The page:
Shrewsbury Town 3-2 Rochdale Six Things: deserved victory for managerless Salop


Danny Coyne –

Danny Coyne enjoyed his first league victory as Shrewsbury Town’s caretaker manager, with Oliver Norburn’s brace handing his side a richly deserved 3-2 triumph over Rochdale. Here’s our Six Things from the game.

Sound Shrews

For a club supposedly in limbo, Shrewsbury Town played with great conviction. The only thing that had let down their vibrant, transitional play in the first period had been their finishing, but when the lively Fejiri Okenabirhie was upended by Sam Hart just after the half-hour mark, Norburn bagged from the spot. They were well organized in a diamond system: Anthony Grant broke up play at the base, with Norburn and Greg Docherty putting in strong challenges from wide midfield roles then Josh Laurent triggering the press further forward.

Dale double out of the blue

Shrewsbury’s impressive organization had restricted Rochdale. Stephen Dooley had looked the most creative for the visitors, but had suffered from a lack of movement around him – right-back Joe Rafferty, for example, didn’t quite appear the rampaging runner we have seen in previous seasons. And yet, Keith Hill’s side had the lead by the hour mark: Inman swept home following a nice passing move instigated by Dooley just before the break, 13 minutes after which Jordan Williams rammed home after Shrewsbury failed to clear.

Salopian spirit

Shrewsbury perhaps looked short of a dominant centre-back like Toto Nsiala, now at Ipswich, with both Mat Sadler and Luke Waterfall reluctant to defend on the front-foot. They do though deserve great credit for sticking to the game plan after falling behind. The persistence of Okenabirhie, who worked consistently even though things didn’t always go his way in front of goal, was rewarded. Sam Hart allowed Josh Laurent to break down the right channel, leaving the former Dagenham striker free to prod home from close-range.

Questionable substitutions

Keith Hill replaced Inman, perhaps one of Rochdale’s better players, with holding midfielder David Perkins: a willing competitor but well past his best at 36. After Perkins gave the ball away cheaply with just 18 minutes to play, the dynamic Docherty shaped to shoot, creating space for the excellent Norburn to fire past Magnus Norman, via a deflection. Hill’s decision then was to bring on Aaron Wilbraham for Williams; the addition of a second target man meant Calvin Andrew was tasked with moving over to the left and swinging crosses in, hardly the 6’2″ striker’s forte. Rochdale chased this game in a way that was not just lacking in quality, but also felt tactically chaotic and jumbled.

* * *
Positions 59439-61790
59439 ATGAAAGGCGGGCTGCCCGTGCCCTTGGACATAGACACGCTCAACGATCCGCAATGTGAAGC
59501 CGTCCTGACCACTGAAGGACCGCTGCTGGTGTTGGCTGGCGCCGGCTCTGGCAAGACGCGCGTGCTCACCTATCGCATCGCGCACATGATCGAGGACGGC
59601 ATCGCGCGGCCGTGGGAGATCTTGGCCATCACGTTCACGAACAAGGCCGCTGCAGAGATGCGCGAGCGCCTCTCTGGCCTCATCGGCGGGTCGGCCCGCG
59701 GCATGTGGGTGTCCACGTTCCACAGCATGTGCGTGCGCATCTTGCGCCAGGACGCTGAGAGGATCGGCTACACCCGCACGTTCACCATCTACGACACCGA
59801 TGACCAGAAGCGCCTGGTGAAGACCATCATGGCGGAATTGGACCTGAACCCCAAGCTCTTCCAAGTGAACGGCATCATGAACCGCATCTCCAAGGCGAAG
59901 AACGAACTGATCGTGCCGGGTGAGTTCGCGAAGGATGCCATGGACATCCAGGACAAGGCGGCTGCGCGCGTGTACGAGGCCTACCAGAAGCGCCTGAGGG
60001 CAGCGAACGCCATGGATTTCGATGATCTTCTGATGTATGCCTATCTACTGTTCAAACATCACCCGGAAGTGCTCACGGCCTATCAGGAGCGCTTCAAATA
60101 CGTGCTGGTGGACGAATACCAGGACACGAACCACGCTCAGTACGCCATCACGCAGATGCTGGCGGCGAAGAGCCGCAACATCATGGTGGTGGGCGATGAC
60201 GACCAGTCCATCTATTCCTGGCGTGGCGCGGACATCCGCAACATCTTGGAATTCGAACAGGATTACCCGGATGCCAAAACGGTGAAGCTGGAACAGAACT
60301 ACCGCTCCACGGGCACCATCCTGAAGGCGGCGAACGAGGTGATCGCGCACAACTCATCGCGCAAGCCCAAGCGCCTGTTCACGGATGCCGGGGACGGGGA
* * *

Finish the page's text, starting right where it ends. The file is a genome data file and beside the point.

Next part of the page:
Rochdale’s mini-malaise

If Rochdale were 18th in League One, three points above the relegation zone in November in their first season at this level, Keith Hill would be getting more external credit. Having overseen three top half finishes between 2015 and 2017 however, with exciting football throughout, Hill and Dale, through their own great work, set a norm very difficult to uphold. Having touched that glass ceiling, there appears to be something approaching a malaise at the club: most supporters remain behind Hill, but out of loyalty based on the past rather than excitement for the future.

Sterling work from Coyne

Although Shrewsbury are looking for a new manager, they look in safe hands as it is. Danny Coyne is a well-respected figure at the club and will have learnt a lot from his previous stint as caretaker gaffer while Eric Ramsey, the academy manager who has helped with first-team affairs, has gained glowing reviews from the players. If performances like this do not increase Coyne and Ramsey’s prospects of landing the job permanently, they leave the next incumbent with a fine template on which to build.